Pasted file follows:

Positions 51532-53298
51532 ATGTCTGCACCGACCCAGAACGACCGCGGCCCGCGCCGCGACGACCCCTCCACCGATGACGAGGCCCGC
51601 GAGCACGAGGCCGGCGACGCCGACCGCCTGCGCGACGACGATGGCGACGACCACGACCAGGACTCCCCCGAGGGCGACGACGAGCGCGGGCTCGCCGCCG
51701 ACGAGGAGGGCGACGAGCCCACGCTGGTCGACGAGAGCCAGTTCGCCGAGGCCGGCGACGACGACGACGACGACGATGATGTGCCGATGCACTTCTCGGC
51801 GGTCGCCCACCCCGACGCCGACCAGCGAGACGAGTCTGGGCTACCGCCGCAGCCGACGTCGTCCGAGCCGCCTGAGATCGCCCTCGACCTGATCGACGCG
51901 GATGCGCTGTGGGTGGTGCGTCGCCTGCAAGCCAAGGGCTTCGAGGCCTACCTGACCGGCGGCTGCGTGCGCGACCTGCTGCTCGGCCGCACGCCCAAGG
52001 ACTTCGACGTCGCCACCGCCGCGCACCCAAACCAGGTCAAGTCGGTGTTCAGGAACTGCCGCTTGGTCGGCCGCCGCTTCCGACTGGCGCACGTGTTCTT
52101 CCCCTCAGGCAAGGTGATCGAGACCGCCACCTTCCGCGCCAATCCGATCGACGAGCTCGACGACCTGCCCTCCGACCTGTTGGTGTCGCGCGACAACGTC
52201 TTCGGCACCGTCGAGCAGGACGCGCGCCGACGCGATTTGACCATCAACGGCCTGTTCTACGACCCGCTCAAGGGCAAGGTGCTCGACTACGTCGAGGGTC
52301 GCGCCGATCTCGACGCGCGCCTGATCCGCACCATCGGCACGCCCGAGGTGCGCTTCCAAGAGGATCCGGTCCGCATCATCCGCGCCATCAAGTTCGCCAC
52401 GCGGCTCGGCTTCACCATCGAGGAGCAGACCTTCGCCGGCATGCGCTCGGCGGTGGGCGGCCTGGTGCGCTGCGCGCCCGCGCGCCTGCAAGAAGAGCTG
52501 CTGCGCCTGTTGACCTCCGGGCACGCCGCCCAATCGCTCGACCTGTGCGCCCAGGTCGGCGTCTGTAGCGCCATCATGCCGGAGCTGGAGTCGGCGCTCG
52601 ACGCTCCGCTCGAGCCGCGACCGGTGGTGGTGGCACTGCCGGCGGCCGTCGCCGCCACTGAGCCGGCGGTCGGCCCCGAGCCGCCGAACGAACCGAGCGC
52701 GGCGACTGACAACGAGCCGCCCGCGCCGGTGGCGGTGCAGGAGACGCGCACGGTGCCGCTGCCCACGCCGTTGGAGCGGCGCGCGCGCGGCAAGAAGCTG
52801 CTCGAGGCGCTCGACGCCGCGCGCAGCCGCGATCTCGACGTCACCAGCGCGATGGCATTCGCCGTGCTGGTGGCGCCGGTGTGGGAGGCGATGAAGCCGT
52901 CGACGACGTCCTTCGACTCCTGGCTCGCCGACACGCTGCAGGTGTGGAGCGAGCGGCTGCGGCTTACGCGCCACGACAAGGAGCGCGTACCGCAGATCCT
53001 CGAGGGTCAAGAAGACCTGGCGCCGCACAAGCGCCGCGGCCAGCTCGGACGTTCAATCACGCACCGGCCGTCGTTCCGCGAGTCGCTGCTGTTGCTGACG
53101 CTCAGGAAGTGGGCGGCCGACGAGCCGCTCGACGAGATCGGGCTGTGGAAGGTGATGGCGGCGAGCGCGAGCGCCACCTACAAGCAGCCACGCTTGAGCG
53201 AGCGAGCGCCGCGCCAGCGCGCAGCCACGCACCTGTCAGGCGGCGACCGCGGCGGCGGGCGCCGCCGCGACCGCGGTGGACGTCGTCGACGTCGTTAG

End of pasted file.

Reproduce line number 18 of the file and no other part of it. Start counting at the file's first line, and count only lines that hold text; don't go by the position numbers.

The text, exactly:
53101 CTCAGGAAGTGGGCGGCCGACGAGCCGCTCGACGAGATCGGGCTGTGGAAGGTGATGGCGGCGAGCGCGAGCGCCACCTACAAGCAGCCACGCTTGAGCG